Vega went on to be the first target of the 2-inch telescope he bought with the $18 he made by raising and picking strawberries. (This was around 1915.) And Vega became the first target for every new telescope he owned until his death in 1980. If you still don’t know a star, go out and introduce yourself to Vega early on a May evening. Even without a plum tree to look over, you can’t miss her! And once you’ve done that you’re well on your way to making the night sky your own.  (And yes, Vega is the star from which the message comes in Carl Sagan’s book/movie “Contact.”)

Vital stats for Vega, also known as Alpha Lyrae:

• Brilliance: Magnitude .03 ; a standard among stars; total radiation is that of 54 Suns.
• Distance: 25 light years
• Spectral Type: A0 Dwarf
• Position: 18h:36m:56s, +38°:47′:01″

Spica, a really bright star – honest!

Spica is truly a very bright star, but the numbers you may read for its brightness can have you pulling your hair. That’s because there are at least four common ways to express the brightness of Spica and other stars, and writers don’t always tell you which way they’re using. So let’s look at these four ways and see what they mean for Spica.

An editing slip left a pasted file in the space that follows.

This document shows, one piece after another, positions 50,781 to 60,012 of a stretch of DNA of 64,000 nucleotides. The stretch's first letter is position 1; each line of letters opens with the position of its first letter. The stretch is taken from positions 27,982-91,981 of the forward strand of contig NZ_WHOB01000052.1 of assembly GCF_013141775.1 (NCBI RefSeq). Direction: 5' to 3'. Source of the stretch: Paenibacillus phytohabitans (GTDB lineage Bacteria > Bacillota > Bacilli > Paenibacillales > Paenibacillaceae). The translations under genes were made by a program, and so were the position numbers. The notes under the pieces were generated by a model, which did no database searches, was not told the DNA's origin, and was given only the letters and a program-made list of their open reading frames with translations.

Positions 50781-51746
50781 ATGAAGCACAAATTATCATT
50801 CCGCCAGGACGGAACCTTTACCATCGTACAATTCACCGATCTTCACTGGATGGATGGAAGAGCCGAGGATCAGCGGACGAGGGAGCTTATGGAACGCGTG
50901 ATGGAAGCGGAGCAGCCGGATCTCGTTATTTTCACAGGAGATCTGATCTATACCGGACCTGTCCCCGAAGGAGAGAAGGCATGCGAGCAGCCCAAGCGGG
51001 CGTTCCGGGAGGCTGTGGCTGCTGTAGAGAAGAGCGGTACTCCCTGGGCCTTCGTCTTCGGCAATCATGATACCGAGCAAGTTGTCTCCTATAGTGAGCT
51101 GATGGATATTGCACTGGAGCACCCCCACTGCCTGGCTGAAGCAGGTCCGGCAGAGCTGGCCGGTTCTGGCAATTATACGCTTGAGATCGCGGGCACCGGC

The first is the most obvious. How bright does it look to you and me from our vantage point on Earth using our eyes alone? We then assign it a brightness using the magnitude system with the lower the number, the brighter star. (For full discussion of this system, see “How bright is that star?”)

By this measure Spica is 16th on the list of brightest stars and is about as close as you can come to being exactly magnitude 1. (Officially 1.04) Though I should add here that the number really marks the midpoint of a magnitude designation – that is, any star that is in the range of magnitude .5 to magnitude 1.5 is called “magnitude 1” and so on for the other numbers on the scale.